The Senate Banking Committee voted yesterday to deny future subsidies under the government's main housing program for the poor to any area that persists in practicing rent control. The District of Columbia and New York City are two of the major jurisdictions that would be affected.
The committee also voted to cut the number of new assisted housing units for the poor to 150,000 for next year, about 100,000 less than former president Carter had proposed and 25,000 less than even Reagan's plan.
In finishing work on a bill to rewrite and extend for a year the nation's basic housing laws, the committee also approved a provision to require people living in subsidized housing to contribute as much as 30 percent of their income toward the rent instead of 25 percent.
The banking panel's votes were among several taken yesterday in committees on social programs the administration wants to cut back. In other important actions:
The Senate Finance Committee approved, 17 to 2, $10.3 billion in cuts in the next fiscal year in programs for the aged, ill and poor. It would take $1 billion more from such programs than President Reagan has proposed, in part by increasing the premiums for the optional nonhospital part of Medicare and making the elderly pay more out of their own pockets.
A House Judiciary subcommittee voted to preserve -- but with new restrictions on its activities -- the Legal Services Corporation, which gives free legal help to the poor and which Reagan wants to abolish.
The committee decisions came as the House took its first votes on the overall Reagan budget goals for next year. The crucial votes will begin tomorrow.
In addition to its effects on Medicare, the broad measure approved by the Finance Committee would reduce the federal government's minimum share of Medicaid costs from 50 to 40 percent, which could mean losses of millions of dollars for the District of Columbia and Maryland.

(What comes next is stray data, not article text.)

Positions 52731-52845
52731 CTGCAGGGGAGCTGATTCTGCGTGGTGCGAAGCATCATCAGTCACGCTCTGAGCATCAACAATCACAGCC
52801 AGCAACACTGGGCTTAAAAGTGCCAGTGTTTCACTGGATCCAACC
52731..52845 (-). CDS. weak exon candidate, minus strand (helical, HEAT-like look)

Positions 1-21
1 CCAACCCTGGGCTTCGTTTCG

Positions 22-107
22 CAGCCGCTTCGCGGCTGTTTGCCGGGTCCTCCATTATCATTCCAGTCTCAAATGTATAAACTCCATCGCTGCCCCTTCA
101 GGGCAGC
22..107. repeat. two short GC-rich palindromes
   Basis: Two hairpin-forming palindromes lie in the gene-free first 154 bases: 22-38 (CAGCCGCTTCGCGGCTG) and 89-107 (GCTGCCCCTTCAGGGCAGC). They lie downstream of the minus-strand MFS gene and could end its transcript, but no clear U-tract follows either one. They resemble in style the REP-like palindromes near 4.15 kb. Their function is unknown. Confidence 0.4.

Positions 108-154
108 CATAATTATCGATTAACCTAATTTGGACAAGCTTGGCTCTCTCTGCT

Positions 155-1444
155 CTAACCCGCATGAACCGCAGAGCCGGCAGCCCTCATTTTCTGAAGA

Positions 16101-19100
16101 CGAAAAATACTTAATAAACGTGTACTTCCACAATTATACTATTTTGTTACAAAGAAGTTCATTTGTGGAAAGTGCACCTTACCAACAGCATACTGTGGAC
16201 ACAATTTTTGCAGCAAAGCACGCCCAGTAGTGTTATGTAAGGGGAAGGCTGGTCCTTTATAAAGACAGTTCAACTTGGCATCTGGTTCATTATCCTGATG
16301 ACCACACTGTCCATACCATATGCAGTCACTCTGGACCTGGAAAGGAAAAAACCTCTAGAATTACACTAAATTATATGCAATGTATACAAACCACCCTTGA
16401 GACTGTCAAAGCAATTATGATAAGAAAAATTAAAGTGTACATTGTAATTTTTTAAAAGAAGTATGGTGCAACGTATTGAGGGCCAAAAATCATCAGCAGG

The Finance Committee bill, following the president in most matters, also would let states install "workfare" programs to make welfare clients work off part of their monthly benefits; cut Social Security student benefits, minimum benefits, and death benefits; toughen rules for payment of disability benefits and make major reductions in unemployment, welfare and trade adjustment benefits. It would let Medicaid outlays next year rise only 9 percent.
Only Daniel P. Moynihan (D-N.Y.) and Bill Bradley (D-N.J.) voted against the package.
In other action, a House housing subcommittee defeated on a 19-to-13 party line vote an administration plan to merge Urban Development Action Grants, much cherished by mayors, into the existing Community Development Block Grant program, a catch-all, as Reagan has proposed. Democrats on the panel voted instead to keep the two programs separate and provide more money for them then Reagan wants.
The Senate Banking vote on rent control came on an amendment by Sens. William L. Armstrong (R-Colo.) and Alphonse M. D'Amato (R-N.Y.). Their amendment as adopted provides that no new housing contracts under the government's Section 8 housing propgram for the poor be authorized for any jurisdiction that imposes rent control on newly built or newly vacant housing. As both senators stressed, the amendment was written so that people who are now living in rent-controlled housing would not be affected.
Armstrong argued that rent control is a major impediment to the construction of new housing and the saving of decaying older housing because it prevents landlords from obtaining adequate returns on their investment. He said a city that insists on keeping rent control is discouraging enlargement of the housing supply and therefore should not be given the special federal help to build subsidized housing.
D'Amato said that at least 30,000 units of housing in New York go out of use each year because landlords find them unprofitable to maintain.
A Department of Housing and Urban Development spokesman, Assistant Secretary-designate Steve May, said the administration position is that "rent control is a matter of local option and . . . the federal government should not intervene."
But the Republican-controlled committee approved the amendment anyway, with one Democrat, William Proxmire of Wisconsin, joining, to make the final margin 8 to 5.
A District of Columbia housing official, James Aldridge, said in a telephone interview that although new housing is exempt from the rent law, an existing rent-controlled unit remains under rent control when it becomes vacant. A spokesman for New York Mayor Edward Koch said remain under rent control and therefore the amendment would affect the city.